A public dumping ground for words and pictures. Contact me at ThomasTamblyn@Gmail.com

Sunday, 15 December 2013

Pagemages and Boozehorns

These were me getting back in the saddle after a while away. They started with the pose, pulling something out of a book. The scarf was to add a little character beyond generic wizardliness. The robes are lazy I confess. I too often go with shapeless full-length robes, but I think the shading here gives them a bit more definition. I feel good about those creases. They're not great, but my first effort was so much worse. And I feel I've imrpvoed from recognising the problems and fixing them.

I'm sticking with doing vector colouring/shading, and I made the linework for these with that in mind. So I knew I'd be putting a coloured pattern on the scarves, and that I could demarcate #1 and #2's hair without needing to blackline it. Which is new. I used the "spare" lines left in the budget to put a little more expression on their faces. Not sure about that. I wonder if it would be better to do it on the shading layer. I think it's only a matter of time before I give up on the no-mouth line-eyes look. Style erosion.

The unlined spell effects are also new and I can see myself doing a lot more things along those lines. For these guys I deliberately avoided any sort of elemental theming. #1 has flames, yes, but they're blue so they're passable as a generic magical effect.

Next there's these satyr things. I had something else in mind while sketching, but the drunken faun is far more interesting to me. Very fond of the various boozes and goat-beards. The horns were an enormous pain in the arse. One of the downsides of vector colouring - that horn texture would have been much easier in photoshop.

I think these satyrs are knights who have gone questing into the woods and been cursed for their unchivalric vices. In this case, the knights were drunkards. I could easily conceive of gluttonous pig-monsters and maybe slothful bear-men?

These cursed knights would fill a good niche in the theoretical game these are never going to be used for. I didn't feel like the forest witches were actually evil. Cursed monsters gives you something you can feel good about fighting, also making the witches more of a credible menace without making them evil.

Saturday, 7 December 2013


Super-units in RTS games. They're tricky.

The units with strange or unique abilities/roles like super-artillery or cloaking fields or missile defence are fine. But the generic megabot that's just big and tough and covered in guns is problematic. Lovely idea. Giant stompy robot crushing lesser vehicles under foot. Spectacular. The questions is what function do they serve that an equivalent amount of regular units doesn't? Why build them?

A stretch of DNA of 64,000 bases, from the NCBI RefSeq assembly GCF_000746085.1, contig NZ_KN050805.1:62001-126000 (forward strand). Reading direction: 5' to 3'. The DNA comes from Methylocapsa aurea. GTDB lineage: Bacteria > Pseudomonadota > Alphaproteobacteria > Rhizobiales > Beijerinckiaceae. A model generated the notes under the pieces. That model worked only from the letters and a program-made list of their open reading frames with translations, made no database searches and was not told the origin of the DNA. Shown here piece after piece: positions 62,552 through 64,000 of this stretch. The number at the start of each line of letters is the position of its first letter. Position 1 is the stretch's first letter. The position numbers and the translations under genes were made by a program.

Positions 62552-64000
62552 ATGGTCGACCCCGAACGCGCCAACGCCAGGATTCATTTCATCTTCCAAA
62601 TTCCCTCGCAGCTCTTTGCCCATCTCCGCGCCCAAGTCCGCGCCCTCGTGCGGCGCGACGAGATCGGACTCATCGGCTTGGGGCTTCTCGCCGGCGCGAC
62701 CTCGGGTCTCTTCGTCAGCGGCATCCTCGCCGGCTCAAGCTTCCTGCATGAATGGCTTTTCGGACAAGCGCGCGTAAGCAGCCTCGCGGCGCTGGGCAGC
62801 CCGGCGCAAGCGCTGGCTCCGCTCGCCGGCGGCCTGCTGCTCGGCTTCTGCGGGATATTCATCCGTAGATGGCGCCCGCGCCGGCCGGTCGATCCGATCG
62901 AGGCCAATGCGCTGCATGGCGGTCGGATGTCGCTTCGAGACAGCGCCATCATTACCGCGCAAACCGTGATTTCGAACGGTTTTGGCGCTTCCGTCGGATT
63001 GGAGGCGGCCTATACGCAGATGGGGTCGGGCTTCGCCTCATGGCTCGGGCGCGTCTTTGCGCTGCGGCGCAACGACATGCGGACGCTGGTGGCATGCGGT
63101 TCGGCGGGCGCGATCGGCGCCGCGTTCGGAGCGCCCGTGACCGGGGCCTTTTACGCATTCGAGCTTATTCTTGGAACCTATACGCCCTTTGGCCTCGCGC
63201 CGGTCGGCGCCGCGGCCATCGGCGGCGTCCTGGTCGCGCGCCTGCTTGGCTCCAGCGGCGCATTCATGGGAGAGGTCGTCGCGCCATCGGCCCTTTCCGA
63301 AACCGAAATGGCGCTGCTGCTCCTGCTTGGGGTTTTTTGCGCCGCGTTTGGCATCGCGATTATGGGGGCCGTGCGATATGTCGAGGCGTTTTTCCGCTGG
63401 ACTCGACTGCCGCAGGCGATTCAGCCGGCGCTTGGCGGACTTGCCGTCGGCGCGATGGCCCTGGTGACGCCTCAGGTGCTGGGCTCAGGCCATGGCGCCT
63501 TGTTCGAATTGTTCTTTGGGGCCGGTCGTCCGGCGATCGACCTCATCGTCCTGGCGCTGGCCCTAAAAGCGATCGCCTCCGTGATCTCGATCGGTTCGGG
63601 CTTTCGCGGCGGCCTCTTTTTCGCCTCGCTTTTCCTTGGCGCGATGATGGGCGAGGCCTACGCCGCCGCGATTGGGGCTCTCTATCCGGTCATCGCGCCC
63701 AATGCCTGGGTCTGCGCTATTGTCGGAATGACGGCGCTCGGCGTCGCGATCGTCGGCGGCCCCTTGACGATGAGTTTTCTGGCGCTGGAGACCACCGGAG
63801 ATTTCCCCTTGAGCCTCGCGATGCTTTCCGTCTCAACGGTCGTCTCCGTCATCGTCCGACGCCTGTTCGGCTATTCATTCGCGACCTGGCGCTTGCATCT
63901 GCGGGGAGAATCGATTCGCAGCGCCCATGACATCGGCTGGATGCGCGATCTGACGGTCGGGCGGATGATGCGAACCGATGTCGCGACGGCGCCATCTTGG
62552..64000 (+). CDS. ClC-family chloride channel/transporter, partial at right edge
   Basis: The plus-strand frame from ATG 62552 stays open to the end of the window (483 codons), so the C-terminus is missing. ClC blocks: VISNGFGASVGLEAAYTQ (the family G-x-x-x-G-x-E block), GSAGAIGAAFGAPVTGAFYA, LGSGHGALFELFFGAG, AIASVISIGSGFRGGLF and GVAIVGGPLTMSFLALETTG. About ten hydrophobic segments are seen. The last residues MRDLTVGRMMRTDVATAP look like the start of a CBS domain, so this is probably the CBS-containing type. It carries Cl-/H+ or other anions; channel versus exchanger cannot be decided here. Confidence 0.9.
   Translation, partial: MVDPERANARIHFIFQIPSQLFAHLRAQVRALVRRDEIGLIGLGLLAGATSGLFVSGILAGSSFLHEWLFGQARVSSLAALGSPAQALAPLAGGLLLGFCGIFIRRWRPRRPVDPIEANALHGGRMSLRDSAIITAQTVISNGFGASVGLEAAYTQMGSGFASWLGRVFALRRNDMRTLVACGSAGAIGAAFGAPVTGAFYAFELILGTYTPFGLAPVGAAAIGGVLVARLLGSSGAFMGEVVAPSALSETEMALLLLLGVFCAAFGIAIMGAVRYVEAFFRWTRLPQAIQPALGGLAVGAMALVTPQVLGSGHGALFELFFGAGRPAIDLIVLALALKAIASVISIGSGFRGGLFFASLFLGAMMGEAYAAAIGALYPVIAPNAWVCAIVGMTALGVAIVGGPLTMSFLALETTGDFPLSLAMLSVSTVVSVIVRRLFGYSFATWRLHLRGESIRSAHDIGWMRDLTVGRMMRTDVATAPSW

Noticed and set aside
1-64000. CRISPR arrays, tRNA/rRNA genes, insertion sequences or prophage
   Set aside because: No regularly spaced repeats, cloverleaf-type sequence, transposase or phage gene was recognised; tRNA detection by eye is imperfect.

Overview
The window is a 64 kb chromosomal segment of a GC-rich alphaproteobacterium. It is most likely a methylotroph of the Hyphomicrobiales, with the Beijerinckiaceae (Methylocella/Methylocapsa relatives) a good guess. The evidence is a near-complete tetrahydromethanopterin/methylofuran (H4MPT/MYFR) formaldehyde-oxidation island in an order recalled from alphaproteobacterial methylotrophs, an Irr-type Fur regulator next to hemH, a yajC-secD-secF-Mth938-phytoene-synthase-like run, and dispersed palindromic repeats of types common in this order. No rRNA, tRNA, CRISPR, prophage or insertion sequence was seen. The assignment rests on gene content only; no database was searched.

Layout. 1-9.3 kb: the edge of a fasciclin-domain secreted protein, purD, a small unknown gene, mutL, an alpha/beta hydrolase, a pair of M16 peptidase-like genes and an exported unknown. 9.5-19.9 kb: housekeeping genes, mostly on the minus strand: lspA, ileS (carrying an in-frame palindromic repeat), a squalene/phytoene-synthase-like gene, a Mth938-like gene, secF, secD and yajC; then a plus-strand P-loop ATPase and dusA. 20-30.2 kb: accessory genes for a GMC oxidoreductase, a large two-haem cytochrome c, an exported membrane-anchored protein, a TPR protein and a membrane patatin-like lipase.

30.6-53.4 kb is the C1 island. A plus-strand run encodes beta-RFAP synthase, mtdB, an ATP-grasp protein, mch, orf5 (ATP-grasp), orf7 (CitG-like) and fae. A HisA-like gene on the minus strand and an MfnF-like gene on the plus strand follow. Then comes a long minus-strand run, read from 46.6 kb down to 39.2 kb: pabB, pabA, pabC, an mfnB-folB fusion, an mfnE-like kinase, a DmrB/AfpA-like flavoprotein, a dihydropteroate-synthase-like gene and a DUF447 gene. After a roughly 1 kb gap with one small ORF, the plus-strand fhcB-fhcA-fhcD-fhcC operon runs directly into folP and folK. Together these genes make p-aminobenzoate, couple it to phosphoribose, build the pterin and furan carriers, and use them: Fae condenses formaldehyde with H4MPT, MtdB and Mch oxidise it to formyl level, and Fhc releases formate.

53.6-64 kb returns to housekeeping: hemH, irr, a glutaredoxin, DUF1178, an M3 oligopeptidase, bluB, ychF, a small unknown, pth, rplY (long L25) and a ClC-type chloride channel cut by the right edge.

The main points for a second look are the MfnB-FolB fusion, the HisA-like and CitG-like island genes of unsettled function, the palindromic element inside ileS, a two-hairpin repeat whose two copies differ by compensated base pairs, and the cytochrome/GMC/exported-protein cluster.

The thor in Starcraft 2 is a lovely example of this problem. A large, impressive super-heavy mech. Like most megabots its primary function is looking impressive. The thor was big, tough and dealt high damage to ground and air targets. But they didn't do much that a bunch of marines couldn't do just as well.

In Supreme Commander 1&2, gameplay niche matters much less. But in general, the megabot units are a more concentrated way to deploy your resources. The megabots are so big and so powerful that an equivalent army of basic units can't be concentrated in a small enough area to be effective.

In the vanilla RTS paradigm units don't perform worse when damaged, so a megabot at 50% health is much stronger than an army with 50% of its units gone. And conversely, you can attack or defend with half an army of tanks, while a megabot that's only 50% constructed is worthless. (Supcom2's "launch half-baked" option excepted). But these differences aren't exactly tactically rich.

So I was thinking about this and I had a weird idea. What if megabots were cheaper than an equivalent army of tanks? Costing maybe half as much as the amount of tanks it would take to kill them.

But taking much longer to build. Really long. That way the megabot's strategic importance isn't what it can do in combat, it's what it requires economically. It requires a different resource to regular units - time rather than money.

So a megabot is an investment, or maybe a gamble. You're accepting a loss of resources with the promise of a massive payoff if you can survive. If other players can scout the in-progress megabot, then it becomes a strategic objective with a tim-limit.